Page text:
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Robinson: Airliner coverage disappears into Twilight Zone

By Eugene Robinson

The Washington Post

First Published Mar 21 2014 03:59 pm • Last Updated Mar 21 2014 04:47 pm

Let me go out on a limb: The Malaysian airliner did not get sucked into a black hole, vanish over the Indian Ocean equivalent of the Bermuda Triangle or crash-land on the spooky island from "Lost."

Those "theories" were actually discussed on CNN this week. Host Don Lemon dismissed them as "preposterous" before asking one of his assembled "expert" guests — there were six of them waiting expectantly in their boxes on the screen — whether, you know, such ideas really were so preposterous.

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At which point the nonstop coverage of this tragedy entered the Twilight Zone.

The disappearance of Malaysia Airlines Flight 370 is pretty close to a pure mystery. The news media — especially the cable television networks — have responded with an orgy of what can only be called pure speculation. Far too often, as every journalist knows, the facts get in the way of a good story. In this case, there aren’t any indisputably consequent facts except one: On March 8, a jetliner with 239 people aboard went missing.

On second thought, I guess there’s one other fact that matters: The mystery is so compelling that people can’t seem to get enough of it. CNN has soared to the top of the cable news ratings — at times besting even behemoth Fox News — by covering the story ceaselessly, and by that I mean you wonder when the anchors get a chance to go to the bathroom.

Late Wednesday night, when Australian officials announced that a satellite had spotted what might be two pieces of floating debris in a remote part of the ocean, Anderson Cooper announced via Twitter that he was rushing back to the studio to cover this breaking development. Lemon was already on the air and had reported several times the entirety of what the Australians said — two pieces of debris, maybe, which might or might not be from the plane — but Cooper soon arrived to tell us the same thing, as if we were hard of hearing.

I guess I shouldn’t complain, though, because at least that speculation was about the possible sighting of possible wreckage. Much of the coverage over the past week, absent even the hint of a glimpse of physical evidence, has attempted to sketch psychological profiles of the pilot and co-pilot in an attempt to ascertain, or guess, whether the plane could have been deliberately crashed.

It was deemed significant, for a day or so, that it was the co-pilot who last spoke to air traffic controllers, not the pilot. Then Malaysian authorities announced that the pilot had erased some data from the flight simulator he kept at home. No one yet knows what kind of data that was, or whether it had any bearing on what happened to flight 370, but it did seem to make everyone forget about the co-pilot.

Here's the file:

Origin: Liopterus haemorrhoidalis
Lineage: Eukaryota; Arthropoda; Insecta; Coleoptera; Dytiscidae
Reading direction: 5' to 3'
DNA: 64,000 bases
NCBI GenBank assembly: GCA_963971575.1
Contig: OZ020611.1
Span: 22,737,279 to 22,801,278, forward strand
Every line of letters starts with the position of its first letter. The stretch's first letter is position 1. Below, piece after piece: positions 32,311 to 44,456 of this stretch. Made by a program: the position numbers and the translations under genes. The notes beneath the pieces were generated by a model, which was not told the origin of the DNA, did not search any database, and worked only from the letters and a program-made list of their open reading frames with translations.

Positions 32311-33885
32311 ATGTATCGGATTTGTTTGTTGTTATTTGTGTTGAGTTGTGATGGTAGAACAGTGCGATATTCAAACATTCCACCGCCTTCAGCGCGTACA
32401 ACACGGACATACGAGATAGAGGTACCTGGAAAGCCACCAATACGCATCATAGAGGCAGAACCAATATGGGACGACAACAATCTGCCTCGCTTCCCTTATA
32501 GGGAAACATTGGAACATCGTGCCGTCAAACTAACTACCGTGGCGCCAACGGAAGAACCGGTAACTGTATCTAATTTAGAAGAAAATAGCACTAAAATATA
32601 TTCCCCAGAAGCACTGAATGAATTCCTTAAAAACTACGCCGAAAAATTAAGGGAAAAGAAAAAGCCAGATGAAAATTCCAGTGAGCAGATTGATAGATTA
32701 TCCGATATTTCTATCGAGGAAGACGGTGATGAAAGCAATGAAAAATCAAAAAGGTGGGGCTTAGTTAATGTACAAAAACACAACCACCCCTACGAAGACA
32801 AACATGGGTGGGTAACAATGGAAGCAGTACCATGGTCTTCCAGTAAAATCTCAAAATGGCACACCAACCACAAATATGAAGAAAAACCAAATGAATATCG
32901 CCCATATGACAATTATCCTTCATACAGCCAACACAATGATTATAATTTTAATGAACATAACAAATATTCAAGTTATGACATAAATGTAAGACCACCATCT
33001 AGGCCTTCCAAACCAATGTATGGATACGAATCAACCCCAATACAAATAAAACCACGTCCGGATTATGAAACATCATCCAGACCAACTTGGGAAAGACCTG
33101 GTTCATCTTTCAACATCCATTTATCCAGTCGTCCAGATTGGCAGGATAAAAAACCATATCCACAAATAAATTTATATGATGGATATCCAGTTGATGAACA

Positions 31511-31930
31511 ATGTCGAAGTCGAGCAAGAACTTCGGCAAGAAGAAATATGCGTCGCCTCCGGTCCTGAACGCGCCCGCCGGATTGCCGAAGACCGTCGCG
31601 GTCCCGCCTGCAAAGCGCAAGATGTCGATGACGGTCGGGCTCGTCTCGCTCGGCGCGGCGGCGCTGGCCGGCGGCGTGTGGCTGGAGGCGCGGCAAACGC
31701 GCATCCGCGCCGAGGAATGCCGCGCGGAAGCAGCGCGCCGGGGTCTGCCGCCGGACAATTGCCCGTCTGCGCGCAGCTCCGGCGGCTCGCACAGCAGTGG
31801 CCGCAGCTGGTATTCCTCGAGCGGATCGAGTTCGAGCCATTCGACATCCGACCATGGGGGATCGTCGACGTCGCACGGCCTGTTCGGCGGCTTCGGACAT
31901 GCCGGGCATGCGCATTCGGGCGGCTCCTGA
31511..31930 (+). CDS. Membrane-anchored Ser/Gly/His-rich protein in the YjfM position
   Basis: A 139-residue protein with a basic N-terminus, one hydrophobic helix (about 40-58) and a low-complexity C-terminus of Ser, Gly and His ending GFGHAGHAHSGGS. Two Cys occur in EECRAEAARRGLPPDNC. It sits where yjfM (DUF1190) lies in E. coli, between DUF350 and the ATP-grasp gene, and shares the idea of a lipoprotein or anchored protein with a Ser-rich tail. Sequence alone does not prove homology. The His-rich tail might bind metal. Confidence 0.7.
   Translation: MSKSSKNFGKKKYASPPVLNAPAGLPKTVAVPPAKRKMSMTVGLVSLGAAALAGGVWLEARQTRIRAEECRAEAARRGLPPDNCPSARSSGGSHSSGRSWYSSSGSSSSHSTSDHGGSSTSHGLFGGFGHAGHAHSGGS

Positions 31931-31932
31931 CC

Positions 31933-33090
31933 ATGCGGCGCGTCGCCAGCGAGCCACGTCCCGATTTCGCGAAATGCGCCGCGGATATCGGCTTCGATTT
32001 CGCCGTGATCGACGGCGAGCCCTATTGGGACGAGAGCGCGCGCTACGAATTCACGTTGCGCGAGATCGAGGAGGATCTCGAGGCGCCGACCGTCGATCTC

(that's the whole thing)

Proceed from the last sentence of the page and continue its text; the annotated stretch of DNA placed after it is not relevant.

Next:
Speaking of the Malaysian authorities, they have poured buckets of gasoline onto this bonfire of speculation. They have given so many different versions of basic facts — when was the plane last heard from, which way it was heading — that "according to Malaysian officials" has become shorthand for "don’t take this too seriously."

In the absence of solid information, air time has been filled with guesswork. The best is educated guessing — for example, the clever satellite triangulation that indicates searchers should concentrate on a wide arc stretching north into central Asia and south into tracts of the Indian Ocean far from shipping lanes. The possible debris spotted by the Australians is near that arc.

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Another educated guess is that a fire could have broken out in the cockpit and the pilots, before being overcome by smoke, could have switched off some electric circuits to find out what was burning while also turning the plane to head for the nearest airport. This scenario has been challenged, however, by those who say it doesn’t account for all the zigzags the plane seems to have made before disappearing from radar.

See? I’m doing it too — writing confidently about what might have happened without the burdensome constraint of relevant factual information.

I think there must be something in all of us that is drawn to mysteries and disappearances. When stories are incomplete, we have an instinct to write endings. "What happened?" is the basic question that all journalism tries to answer.

But when we don’t know the answer, we should just say so — then shut up. Endless content-free coverage deserves to be eaten by a black hole.

Copyright 2014 The Salt Lake Tribune. All rights reserved. This material may not be published, broadcast, rewritten or redistributed.

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